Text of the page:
Britain’s construction industry was today celebrating an £18 billion bonanza after the Government selected Heathrow to build a third runway in the South-East.
London-headquartered engineer Arup and construction firm Mace, US consultant CH2M and Leeds-based consultancy Turner & Townsend are the four preferred contractors set to receive the first tranche of Heathrow’s £18 billion runway expansion works, selected by the airport in March so it was ready to break ground as soon as a decision was made. They will help the airport to tender the construction work, organise the supply chain and assist with project management.
Yet only hours after the announcement was made, fears were already being voiced about a construction skills shortage in post-Brexit Britain as a confluence of major infrastructure projects get the green light amidst major uncertainty over the future of the labour market.
Mace’s chief operating officer for major programmes, Jason Millett, admitted the scale of Heathrow’s runway construction “will raise eyebrows in terms of how many people we need and where we’re going to get them from, with so many big infrastructure projects going on” in post-Brexit Britain. He added however that: “At least we have certainty about needing people now — there is a skills shortage and we need to invest more in training apprentices and graduates, and this is a long project which gives us an opportunity to deal with that.”
Economists have already questioned whether the UK can afford some £400 billion worth of projects in the pipeline — including High Speed 2, Crossrail 2, Hinkley Point and expansion at London City airport — amid economic uncertainty after the EU referendum.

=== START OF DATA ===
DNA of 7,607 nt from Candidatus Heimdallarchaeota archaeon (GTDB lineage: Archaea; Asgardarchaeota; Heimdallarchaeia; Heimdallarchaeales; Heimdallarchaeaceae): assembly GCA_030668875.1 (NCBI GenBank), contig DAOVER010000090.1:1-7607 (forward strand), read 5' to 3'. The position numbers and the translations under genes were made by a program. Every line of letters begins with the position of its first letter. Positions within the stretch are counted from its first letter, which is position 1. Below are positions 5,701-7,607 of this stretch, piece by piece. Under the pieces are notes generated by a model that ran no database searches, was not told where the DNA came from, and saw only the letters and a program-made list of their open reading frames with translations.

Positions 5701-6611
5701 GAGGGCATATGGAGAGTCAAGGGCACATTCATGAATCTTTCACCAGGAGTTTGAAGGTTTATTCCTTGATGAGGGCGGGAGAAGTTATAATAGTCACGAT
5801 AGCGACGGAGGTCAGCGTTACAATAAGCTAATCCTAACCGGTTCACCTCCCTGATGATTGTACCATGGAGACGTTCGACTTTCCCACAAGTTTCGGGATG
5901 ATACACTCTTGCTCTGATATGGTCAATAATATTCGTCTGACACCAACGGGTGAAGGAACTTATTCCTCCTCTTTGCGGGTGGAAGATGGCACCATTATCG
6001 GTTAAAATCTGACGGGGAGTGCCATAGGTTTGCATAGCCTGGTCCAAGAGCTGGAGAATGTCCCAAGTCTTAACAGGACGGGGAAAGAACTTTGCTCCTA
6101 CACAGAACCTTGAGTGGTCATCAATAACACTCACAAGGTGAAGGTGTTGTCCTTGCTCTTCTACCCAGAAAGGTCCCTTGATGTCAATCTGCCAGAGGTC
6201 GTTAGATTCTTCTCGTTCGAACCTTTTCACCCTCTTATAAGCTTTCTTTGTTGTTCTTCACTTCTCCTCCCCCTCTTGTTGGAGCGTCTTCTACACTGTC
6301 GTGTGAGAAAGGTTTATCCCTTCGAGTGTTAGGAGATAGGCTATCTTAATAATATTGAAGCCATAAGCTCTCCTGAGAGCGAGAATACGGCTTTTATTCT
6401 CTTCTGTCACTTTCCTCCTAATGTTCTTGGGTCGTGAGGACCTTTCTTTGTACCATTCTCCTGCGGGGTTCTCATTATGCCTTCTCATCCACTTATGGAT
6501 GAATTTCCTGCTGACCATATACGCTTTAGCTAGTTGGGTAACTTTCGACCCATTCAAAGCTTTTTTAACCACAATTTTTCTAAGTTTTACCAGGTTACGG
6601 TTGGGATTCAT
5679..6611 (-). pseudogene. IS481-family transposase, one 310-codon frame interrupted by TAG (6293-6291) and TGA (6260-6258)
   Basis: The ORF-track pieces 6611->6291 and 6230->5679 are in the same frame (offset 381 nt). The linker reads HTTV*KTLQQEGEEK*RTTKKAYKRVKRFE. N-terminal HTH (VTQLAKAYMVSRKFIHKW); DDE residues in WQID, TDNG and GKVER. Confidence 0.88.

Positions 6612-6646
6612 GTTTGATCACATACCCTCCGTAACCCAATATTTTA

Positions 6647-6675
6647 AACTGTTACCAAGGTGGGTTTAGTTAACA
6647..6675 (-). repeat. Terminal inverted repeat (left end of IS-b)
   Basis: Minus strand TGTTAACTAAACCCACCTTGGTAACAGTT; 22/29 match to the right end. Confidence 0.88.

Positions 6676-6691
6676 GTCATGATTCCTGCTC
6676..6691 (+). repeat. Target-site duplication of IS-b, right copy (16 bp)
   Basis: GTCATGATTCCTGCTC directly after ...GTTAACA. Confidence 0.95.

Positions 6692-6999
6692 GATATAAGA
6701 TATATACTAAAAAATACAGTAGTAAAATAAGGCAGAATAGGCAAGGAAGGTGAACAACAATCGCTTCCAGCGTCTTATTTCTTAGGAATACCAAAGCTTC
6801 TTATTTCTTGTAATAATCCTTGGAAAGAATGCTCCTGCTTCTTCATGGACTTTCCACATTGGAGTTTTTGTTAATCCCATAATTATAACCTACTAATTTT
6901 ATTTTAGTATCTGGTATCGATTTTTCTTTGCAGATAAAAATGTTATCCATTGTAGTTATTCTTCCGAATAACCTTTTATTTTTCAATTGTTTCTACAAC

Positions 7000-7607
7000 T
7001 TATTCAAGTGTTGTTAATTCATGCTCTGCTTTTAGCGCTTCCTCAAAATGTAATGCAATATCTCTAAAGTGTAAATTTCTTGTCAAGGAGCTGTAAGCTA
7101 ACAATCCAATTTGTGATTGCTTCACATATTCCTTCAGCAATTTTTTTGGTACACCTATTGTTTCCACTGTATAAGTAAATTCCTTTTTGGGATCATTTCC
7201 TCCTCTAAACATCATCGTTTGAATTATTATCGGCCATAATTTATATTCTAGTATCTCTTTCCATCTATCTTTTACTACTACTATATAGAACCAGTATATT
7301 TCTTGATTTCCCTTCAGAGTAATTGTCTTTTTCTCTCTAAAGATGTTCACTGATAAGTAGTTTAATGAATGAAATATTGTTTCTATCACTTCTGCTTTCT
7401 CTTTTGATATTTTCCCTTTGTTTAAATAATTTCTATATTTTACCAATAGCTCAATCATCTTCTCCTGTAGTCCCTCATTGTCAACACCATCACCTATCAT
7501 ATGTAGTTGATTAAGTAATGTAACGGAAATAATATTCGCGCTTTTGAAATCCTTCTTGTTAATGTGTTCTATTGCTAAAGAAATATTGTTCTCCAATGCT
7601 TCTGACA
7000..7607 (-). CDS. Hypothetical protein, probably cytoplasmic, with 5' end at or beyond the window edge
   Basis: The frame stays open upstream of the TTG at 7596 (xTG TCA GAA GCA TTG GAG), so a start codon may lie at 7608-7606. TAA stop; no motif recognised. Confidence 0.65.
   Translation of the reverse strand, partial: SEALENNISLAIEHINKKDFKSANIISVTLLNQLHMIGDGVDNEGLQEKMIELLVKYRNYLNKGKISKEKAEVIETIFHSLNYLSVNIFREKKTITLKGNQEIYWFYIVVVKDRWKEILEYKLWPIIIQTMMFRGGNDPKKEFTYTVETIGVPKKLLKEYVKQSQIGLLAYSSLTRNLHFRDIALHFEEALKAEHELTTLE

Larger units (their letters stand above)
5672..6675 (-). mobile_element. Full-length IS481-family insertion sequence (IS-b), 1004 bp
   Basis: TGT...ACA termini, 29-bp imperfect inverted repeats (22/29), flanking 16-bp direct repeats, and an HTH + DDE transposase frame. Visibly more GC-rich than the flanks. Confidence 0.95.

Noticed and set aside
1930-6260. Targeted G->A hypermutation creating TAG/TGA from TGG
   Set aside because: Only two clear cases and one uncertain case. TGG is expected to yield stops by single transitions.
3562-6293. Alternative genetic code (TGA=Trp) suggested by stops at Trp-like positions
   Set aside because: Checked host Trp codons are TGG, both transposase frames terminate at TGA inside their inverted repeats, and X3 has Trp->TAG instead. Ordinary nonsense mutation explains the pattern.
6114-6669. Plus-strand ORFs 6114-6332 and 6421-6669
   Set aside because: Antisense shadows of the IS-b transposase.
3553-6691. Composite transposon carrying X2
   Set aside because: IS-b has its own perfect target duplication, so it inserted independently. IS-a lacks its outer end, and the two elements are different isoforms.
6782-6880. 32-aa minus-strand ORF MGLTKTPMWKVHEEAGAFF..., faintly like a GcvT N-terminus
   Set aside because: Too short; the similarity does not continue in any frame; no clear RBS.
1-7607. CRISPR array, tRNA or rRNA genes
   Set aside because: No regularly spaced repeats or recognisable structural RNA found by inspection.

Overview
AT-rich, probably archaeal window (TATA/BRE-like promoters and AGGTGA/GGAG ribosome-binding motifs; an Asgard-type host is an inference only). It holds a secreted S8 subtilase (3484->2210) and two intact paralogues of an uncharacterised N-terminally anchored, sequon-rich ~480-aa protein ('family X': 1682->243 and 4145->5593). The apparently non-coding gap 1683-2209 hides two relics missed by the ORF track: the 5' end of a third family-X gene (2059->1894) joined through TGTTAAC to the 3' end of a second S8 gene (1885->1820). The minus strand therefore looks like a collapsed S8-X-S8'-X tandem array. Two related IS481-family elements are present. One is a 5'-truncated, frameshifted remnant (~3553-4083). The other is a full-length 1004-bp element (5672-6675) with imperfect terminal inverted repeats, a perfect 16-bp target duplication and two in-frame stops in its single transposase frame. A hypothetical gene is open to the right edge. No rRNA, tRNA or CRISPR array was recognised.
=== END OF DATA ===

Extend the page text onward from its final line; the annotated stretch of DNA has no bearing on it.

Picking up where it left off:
But the City today said that the green light for Heathrow, led by John Holland-Kaye (pictured) came at a “vital moment” for the construction sector: “Nothing does more to say that Britain is open to global trade post-Brexit than this,” said Neil Wilson at ETX Capital.
He voiced concerns that the £18 billion project could face employment difficulties. “There could be a shortage of skills — for now we can call on the entire EU to fill those gaps, but what will happen after?”
One industry that’s likely to benefit immediately from today’s runway announcement is the legal sector. Liz Jenkins, partner at Clyde & Co, warned contractors “to put the champagne on ice as there is likely to be a number of legal hurdles to overcome before any shovels can break ground”.
Heathrow’s City lawyers include Berwin Leighton Paisner, Allen & Overy, Freshfields, Herbert Smith and Pinsent Masons.
Howard Seymour, director of building research at Numis Securities, warned listed construction firms would be unlikely to benefit for some time.